The point of migration is the return.
We’re nomads without the base knowledge
of where to find water. These moves are
like arranged marriages; economics now,
from How to Move Away, Lynn Pedersen
I went shopping on Saturday for bath-type things and food. I tried a new grocery – named Lidl – that had the same stocking arrangement as Penny – I hadn’t noticed anything like this helter-skelter type of product display in Budapest -so is this a country mouse-city mouse thing? I found the same brand of pasta in three places – not with any other pasta – and one of the three locations was refrigerated, but this was dry, not fresh pasta. Cold cuts were stocked with dairy items, bras and pasta sauce and chips were next to one another in another aisle; clothing was, for the most, part in bins, but I didn’t look to see if any was sorted according to size, article or gender; the only items that seem free of the randomness are beers, meats, fresh produce and in-store baked items. Lidl also had the same locking cart arrangement as Penny.
DM. the cosmetic / bath items / toiletries store stocks its similar products in an orderly progression.
A dream – I’m working in a remote village, northern Canada, Arctic Circle maybe, and people whom I’ve worked with throughout my life are all there, they all know one another, they’re all involved in installing fiber optics. Then, while I’m talking to some of them, wire-like fishing monofilament comes out of my mouth.
Instructions in the apartment are often missing – what’s to be recycled, where to put it, information about stores in town, where to find resources, how to clean the glass-top stove, use the washer, etc. The apartment is somewhat like an AirBnB without the usual helpfulness of such.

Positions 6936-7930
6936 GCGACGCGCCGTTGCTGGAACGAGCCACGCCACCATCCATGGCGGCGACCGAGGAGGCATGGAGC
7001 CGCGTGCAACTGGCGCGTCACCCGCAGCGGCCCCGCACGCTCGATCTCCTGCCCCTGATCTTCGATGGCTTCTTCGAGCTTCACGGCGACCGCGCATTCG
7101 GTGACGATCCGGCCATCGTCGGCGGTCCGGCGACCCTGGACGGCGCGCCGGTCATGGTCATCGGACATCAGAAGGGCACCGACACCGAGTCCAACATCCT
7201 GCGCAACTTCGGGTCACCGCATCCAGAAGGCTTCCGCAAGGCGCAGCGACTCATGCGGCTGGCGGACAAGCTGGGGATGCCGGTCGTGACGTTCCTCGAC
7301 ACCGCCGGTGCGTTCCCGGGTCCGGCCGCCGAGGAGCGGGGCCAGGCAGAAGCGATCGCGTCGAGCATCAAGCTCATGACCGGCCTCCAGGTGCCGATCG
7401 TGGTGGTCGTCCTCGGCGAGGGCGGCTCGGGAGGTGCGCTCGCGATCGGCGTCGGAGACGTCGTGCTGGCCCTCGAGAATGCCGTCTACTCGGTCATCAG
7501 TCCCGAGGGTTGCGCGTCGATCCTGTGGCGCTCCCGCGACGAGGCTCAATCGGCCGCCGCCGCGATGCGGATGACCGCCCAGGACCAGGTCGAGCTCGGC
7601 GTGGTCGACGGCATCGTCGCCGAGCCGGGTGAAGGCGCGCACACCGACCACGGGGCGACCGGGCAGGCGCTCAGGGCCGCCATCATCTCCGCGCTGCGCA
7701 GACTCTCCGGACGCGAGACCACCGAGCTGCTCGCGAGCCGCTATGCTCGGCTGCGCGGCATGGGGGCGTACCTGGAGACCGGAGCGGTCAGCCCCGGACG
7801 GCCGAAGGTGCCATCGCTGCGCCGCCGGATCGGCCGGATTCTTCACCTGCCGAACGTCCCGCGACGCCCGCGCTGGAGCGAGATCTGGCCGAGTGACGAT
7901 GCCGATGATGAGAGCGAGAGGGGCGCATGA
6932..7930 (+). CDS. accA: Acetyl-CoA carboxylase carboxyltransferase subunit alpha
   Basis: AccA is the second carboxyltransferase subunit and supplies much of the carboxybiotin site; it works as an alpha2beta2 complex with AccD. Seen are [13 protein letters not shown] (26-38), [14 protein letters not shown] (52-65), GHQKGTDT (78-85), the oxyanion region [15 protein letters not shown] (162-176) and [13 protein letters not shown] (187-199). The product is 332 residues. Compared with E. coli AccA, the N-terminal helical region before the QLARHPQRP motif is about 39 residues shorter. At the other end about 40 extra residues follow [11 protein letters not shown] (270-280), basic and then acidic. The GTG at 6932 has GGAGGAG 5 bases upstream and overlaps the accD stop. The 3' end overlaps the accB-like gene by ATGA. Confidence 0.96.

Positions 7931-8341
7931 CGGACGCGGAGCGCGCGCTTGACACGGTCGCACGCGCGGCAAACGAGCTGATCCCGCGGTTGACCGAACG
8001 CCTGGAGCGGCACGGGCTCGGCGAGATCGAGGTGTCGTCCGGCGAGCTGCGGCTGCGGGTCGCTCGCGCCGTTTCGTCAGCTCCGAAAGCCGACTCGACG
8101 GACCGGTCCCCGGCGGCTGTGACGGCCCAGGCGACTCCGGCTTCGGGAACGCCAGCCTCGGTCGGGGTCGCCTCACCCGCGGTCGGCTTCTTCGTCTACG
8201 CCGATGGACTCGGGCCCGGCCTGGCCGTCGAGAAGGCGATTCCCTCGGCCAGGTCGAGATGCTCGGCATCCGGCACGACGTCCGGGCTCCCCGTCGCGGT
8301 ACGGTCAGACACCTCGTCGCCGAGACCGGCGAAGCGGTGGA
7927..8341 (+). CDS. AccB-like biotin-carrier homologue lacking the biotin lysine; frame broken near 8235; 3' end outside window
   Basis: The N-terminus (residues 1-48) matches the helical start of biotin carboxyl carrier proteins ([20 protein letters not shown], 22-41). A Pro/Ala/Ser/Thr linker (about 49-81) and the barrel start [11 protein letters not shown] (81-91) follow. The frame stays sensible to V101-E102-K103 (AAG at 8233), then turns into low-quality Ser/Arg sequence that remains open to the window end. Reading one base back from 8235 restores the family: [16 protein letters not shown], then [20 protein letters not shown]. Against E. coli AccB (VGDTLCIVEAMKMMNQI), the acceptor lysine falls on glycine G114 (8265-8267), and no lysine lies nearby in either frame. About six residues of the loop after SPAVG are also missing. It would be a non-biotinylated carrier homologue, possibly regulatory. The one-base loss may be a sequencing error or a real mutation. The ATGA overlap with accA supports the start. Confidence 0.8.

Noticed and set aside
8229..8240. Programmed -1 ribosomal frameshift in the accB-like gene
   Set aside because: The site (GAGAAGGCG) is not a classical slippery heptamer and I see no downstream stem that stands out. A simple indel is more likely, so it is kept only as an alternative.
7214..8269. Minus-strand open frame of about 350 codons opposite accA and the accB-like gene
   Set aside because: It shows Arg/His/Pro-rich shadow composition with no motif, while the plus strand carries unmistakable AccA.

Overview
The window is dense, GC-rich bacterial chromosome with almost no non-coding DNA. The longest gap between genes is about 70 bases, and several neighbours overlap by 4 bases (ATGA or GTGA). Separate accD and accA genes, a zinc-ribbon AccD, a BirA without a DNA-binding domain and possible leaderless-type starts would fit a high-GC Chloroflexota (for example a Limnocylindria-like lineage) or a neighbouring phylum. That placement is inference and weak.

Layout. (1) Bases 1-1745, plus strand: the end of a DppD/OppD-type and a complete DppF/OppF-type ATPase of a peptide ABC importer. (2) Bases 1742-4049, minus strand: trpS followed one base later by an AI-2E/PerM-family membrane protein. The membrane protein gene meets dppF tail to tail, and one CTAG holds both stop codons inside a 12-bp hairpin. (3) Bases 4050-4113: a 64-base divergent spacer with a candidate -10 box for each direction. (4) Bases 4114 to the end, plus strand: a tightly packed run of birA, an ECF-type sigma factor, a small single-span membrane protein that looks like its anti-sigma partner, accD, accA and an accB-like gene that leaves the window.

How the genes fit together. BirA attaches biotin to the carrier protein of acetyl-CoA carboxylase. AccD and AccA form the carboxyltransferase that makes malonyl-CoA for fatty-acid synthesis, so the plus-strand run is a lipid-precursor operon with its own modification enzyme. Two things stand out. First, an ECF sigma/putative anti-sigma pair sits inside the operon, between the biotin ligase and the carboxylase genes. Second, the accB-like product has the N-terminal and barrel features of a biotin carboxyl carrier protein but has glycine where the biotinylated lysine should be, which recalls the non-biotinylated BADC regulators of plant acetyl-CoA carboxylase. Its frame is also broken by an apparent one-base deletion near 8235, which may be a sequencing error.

Today, Monday is my longest day – six classes, all ninth graders – starting with the first period and ending with the eighth period, the last period of the day. They seem more mature than American kids of the same age – certainly more mature than I was at their age. Some are “dormitory students” living in an apartment building during the week as their commute from their village might be too long on a daily basis, or their parents work in Austria or Germany and are home just on weekends. One of the teachers invited me to visit her and her family in their village that is about 15 km from Z. Another teacher proudly lost a student to professional football – he was recruited by a team somewhere in Europe outside of Hungary.
The population of the county is about 282,000 (down from the 1980 record census of 318,000) and Zalaegerszeg, the county seat, has a population of about 58,000 (down from its record population of 62,000 in 1990). There are two cities, eight towns and more than 235 villages in the county. The population of Hungary has, for several decades, been declining and getting older. Politically, the county council has nine members from the conservative Fidesz party, four from the more-right-than-Tea-Party-right Jobbik party, one socialist and one member from the Democratic Coalition.
Yes, so bacon. One way to buy it in Hungary is diced, hundreds of the smallest pieces ready to grab by the handful or spoonful to use as flavoring. It’s not easy to find it sliced as it is in the U.S. or Canada or Mexico – I haven’t yet seen it done that way here. I found it cut in extremely thick slabs (3/4 to an inch-and-a-half), which I bought and diced and then used as a stew starter.
Luminous (from the movie Perfect Sense)
Max Richter also wrote the score for the movie Sarah’s Key.